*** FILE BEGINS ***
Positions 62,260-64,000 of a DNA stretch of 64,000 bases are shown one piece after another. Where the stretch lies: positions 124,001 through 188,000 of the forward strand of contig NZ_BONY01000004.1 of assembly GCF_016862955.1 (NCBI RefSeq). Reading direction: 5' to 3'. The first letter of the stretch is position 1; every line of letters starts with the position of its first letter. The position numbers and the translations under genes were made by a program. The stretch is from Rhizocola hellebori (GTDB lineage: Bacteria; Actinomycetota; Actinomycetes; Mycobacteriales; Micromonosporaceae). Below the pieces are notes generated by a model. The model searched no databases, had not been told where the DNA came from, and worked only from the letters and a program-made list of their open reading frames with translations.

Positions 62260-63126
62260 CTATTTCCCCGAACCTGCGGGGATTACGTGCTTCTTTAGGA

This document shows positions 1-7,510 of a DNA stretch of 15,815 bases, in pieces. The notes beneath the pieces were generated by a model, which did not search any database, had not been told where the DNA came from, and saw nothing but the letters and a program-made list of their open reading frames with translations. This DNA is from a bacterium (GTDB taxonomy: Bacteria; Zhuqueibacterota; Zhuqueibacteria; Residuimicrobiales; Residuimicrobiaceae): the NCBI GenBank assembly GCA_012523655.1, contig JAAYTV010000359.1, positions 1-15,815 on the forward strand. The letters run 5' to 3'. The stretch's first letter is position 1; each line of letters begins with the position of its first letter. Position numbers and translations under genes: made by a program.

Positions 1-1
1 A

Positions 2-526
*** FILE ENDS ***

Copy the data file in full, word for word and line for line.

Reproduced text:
Positions 62,260-64,000 of a DNA stretch of 64,000 bases are shown one piece after another. Where the stretch lies: positions 124,001 through 188,000 of the forward strand of contig NZ_BONY01000004.1 of assembly GCF_016862955.1 (NCBI RefSeq). Reading direction: 5' to 3'. The first letter of the stretch is position 1; every line of letters starts with the position of its first letter. The position numbers and the translations under genes were made by a program. The stretch is from Rhizocola hellebori (GTDB lineage: Bacteria; Actinomycetota; Actinomycetes; Mycobacteriales; Micromonosporaceae). Below the pieces are notes generated by a model. The model searched no databases, had not been told where the DNA came from, and worked only from the letters and a program-made list of their open reading frames with translations.

Positions 62260-63126
62260 CTATTTCCCCGAACCTGCGGGGATTACGTGCTTCTTTAGGA

This document shows positions 1-7,510 of a DNA stretch of 15,815 bases, in pieces. The notes beneath the pieces were generated by a model, which did not search any database, had not been told where the DNA came from, and saw nothing but the letters and a program-made list of their open reading frames with translations. This DNA is from a bacterium (GTDB taxonomy: Bacteria; Zhuqueibacterota; Zhuqueibacteria; Residuimicrobiales; Residuimicrobiaceae): the NCBI GenBank assembly GCA_012523655.1, contig JAAYTV010000359.1, positions 1-15,815 on the forward strand. The letters run 5' to 3'. The stretch's first letter is position 1; each line of letters begins with the position of its first letter. Position numbers and translations under genes: made by a program.

Positions 1-1
1 A

Positions 2-526